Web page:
The crop that dominates Eastern Washington’s landscape has made most farmers happy this season, as wheat harvest numbers are coming in as much as 50 percent higher than average yields, officials said Wednesday.
Scott Yates, the director of communications for the Washington Grain Commission, and Creston-area farmer Mike Carstensen both were featured speakers Wednesday at the Spokane County Interstate Fair during an afternoon session on wheat. The event was sponsored by The Spokesman-Review, which is hosting a series of speakers as part of its ongoing “A Year in the Fields” project on Washington agriculture.
Most of the area wheat has been harvested and prices have held relatively steady despite uncertainty about policies enacted by President Donald Trump’s administration, Carstensen said, citing a brewing trade war with China and the president’s decision to pull the U.S. out of the Trans Pacific Partnership, which had opened markets for Washington producers.
“Farmers want predictability and certainty, but we just don’t have that right now,” said Carstensen, who also serves as commissioner on the Grain Commission. “It’s hard to predict where everything is going.”
As an example, he said, China was the fourth-largest importer of U.S. wheat last year. That is critically important because about 90 percent of all wheat grown in Washington is sold overseas.
“This year, they bought zero,” Carstensen said of the Chinese. “It took us 15 to 20 years to develop that market. Now all of the sudden, that’s no more.”
Yates, who worked for 22 years as journalist before joining the Grain Commission a decade ago, said the decision to pull out of the TPP may not hurt farmers this year, but it will very soon.
He said that wheat producers in Canada and Australia remain part of the partnership. As a result, they will eventually be able to sell wheat at $65 less a ton than U.S. producers, which will lead to hundreds in millions of lost revenue for American farmers.
“That is going to bite us badly if we don’t get this fixed,” he said. “Dating back to the late 1940s, Japan has bought more wheat from the U.S. than any other country in the world. Suddenly, we may be priced out of that market. That is an enormous frustration.”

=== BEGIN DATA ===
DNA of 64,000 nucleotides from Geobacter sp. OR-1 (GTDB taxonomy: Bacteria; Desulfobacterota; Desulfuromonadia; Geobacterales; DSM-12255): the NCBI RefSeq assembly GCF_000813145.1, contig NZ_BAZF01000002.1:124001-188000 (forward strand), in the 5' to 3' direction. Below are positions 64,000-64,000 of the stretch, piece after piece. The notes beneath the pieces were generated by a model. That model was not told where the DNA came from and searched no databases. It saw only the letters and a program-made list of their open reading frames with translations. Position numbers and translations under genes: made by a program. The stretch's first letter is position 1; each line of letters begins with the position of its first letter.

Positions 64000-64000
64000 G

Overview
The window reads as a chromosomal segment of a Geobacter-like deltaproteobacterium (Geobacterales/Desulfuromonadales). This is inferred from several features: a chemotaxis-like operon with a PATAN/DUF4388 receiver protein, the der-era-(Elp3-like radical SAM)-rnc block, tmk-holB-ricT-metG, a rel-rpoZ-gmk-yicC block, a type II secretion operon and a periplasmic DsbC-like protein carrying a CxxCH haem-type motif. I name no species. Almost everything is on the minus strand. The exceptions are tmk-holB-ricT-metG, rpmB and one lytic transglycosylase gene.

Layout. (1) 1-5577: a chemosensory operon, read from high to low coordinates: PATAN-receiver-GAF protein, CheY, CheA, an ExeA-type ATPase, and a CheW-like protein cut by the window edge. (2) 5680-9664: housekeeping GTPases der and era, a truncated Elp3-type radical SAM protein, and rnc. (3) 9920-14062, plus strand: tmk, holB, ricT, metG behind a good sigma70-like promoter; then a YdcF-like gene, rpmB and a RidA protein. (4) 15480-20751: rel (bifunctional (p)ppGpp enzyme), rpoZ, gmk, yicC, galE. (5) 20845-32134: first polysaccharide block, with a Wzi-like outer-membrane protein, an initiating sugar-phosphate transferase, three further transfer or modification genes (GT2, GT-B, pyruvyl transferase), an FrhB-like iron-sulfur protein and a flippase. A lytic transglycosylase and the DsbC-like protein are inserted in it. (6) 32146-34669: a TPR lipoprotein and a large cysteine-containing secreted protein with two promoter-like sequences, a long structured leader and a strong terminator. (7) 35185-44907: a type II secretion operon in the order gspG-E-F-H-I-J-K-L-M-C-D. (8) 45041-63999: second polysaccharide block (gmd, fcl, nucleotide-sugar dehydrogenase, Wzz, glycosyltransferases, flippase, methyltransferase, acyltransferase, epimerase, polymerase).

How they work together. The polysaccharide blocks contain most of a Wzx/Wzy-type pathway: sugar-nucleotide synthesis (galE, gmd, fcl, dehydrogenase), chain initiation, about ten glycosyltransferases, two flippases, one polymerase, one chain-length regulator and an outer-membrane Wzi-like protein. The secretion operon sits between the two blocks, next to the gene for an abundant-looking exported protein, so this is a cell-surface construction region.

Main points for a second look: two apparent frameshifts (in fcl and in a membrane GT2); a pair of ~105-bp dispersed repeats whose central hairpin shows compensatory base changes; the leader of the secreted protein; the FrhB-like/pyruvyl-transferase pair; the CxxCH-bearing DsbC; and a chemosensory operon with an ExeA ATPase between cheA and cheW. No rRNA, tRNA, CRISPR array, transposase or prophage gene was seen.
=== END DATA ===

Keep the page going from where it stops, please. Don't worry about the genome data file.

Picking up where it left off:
Despite the trade problems, the weather in 2018 provided farmers with an amazing crop, both agreed.
“This year was a great year,” Yates said. “We had an ideal season for our favorite crop.”
In 2017, so much rain fell in the spring that farmers couldn’t get out in the fields to plant.
“The old saying goes that rain makes grain,” Yates said. “But we learned in 2017 that you can have too much rain.”
The conditions were drier in the spring in 2016, but farmers “had a bad year for falling numbers.”
“Falling numbers” refer to the quality of the crop based on the critical 20-day window when the wheat plant begins to produce its kernels. “If you have cold mornings followed by hot afternoons during that 20-day window, it creates the falling numbers problem,” Yates said. “Then 2015, we had drought.”
With most farmers in the region growing dryland, or nonirrigated, crops, they don’t have many choices to explore other crops.
“They are always looking for alternatives,” Yates said. “They have tried pulses or canola. But wheat is still very much king.”
Yates said the average American consumer thinks about immediate needs and in a cycle of days and weeks. But farmers, must plan their crops at least two years out.
“These guys are looking forward in terms of rotations of crops,” he said. “So, their lives are timed different.”
For instance, the Farm Bill requires farmers to set their plan for crops for a five-year period.
“Some choose right. Some choose wrong,” Yates said. “If they were wrong, they are still locked in.”
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